preaching, 1-22-17a sermon, based on Matthew 18.21-35, preached with the people of Epiphany Episcopal Church, Laurens, SC, on the 15th Sunday after Pentecost, September 17, 2017

To be human is to live in relationships. To live in relationships is to know the joys of love and acceptance and the sorrows of disagreement and disappointment, hurt and anger with others and with one’s self. To know sorrow is to face, at times, to fight with the need for forgiveness of others and of one’s self.

Peter raises (unbeknownst to him, on our behalf!) this life-essential issue of forgiveness with Jesus. He proposes a limit of seven times; a magnanimous act, doubling an ancient standard of three, adding one for good measure! Jesus, as we’ve grown to expect, takes the matter to another, supernatural level, expanding the economy of forgiveness beyond the bounds of human imagination: “Not seven times, but seventy-seven” (meaning infinite) “times.”

I visualize Peter’s face, perhaps ours, too, frozen in shock as he and we struggle to comprehend limitless forgiveness. Quickly we might object: “Jesus, are you crazy? The world, yours then and ours now, doesn’t work this way! Our relationships are built and balanced on scales of give and take and our judgments of right and wrong, and, frankly Jesus, some things are terrible and can’t be forgiven and, if so, only after a long time!” But before we can stammer out our protest, Jesus holds up a calming hand, saying, “For this reason the kingdom of heaven may be compared to…”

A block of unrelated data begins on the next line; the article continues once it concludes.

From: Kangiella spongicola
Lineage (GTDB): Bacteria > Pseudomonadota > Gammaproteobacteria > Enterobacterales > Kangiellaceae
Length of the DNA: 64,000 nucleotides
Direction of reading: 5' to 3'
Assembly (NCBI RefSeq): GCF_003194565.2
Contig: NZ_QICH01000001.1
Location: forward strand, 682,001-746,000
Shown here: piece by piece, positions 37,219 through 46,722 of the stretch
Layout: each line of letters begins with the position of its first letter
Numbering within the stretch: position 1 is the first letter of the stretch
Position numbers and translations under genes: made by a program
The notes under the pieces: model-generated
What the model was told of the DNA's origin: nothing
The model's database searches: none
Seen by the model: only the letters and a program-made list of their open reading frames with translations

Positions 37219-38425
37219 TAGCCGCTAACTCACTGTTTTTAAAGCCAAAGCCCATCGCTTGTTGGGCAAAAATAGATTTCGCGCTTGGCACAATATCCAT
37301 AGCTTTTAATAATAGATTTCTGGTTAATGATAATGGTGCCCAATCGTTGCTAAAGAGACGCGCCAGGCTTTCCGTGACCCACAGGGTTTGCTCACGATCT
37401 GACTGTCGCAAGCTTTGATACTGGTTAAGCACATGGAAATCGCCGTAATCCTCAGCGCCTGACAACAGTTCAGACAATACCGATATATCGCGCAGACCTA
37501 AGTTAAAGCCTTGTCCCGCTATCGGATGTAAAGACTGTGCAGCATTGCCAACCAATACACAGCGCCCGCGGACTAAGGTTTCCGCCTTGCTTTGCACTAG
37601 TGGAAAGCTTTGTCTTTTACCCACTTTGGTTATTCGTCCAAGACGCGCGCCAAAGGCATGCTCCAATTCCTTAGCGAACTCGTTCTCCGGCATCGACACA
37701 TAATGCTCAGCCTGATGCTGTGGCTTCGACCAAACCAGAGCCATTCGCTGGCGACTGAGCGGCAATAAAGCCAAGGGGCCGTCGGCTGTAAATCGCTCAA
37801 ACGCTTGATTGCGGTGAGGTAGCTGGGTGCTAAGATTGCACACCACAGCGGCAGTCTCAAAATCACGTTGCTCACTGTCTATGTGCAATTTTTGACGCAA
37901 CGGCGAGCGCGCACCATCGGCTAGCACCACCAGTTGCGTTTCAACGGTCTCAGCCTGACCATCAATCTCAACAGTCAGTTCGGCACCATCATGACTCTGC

Jesus tells a parable of a king who forgives a pleading servant unable to pay a massive debt. That servant then condemns a fellow servant who owes, in comparison, a pittance. Other servants report this ingratitude to the king, who furiously reverses his decree of amnesty, sending that unmerciful servant to his doom.

Parable of the Unmerciful Servant (1556), Jan Sanders van Hemessen (1500-1579), University of Michigan Museum of Art

A traditional Christian interpretation considers this parable a symbol of God’s grace. The king represents God who, in the life and ministry, death and resurrection of Jesus, has forgiven our sinful debt of disobedience that we could not pay. Therefore, we are to share the kindness of God’s forgiveness with our fellow human beings, whose wrongs, no matter how great in human terms, from heaven’s standpoint, cannot compare.

However, there are problems with this view…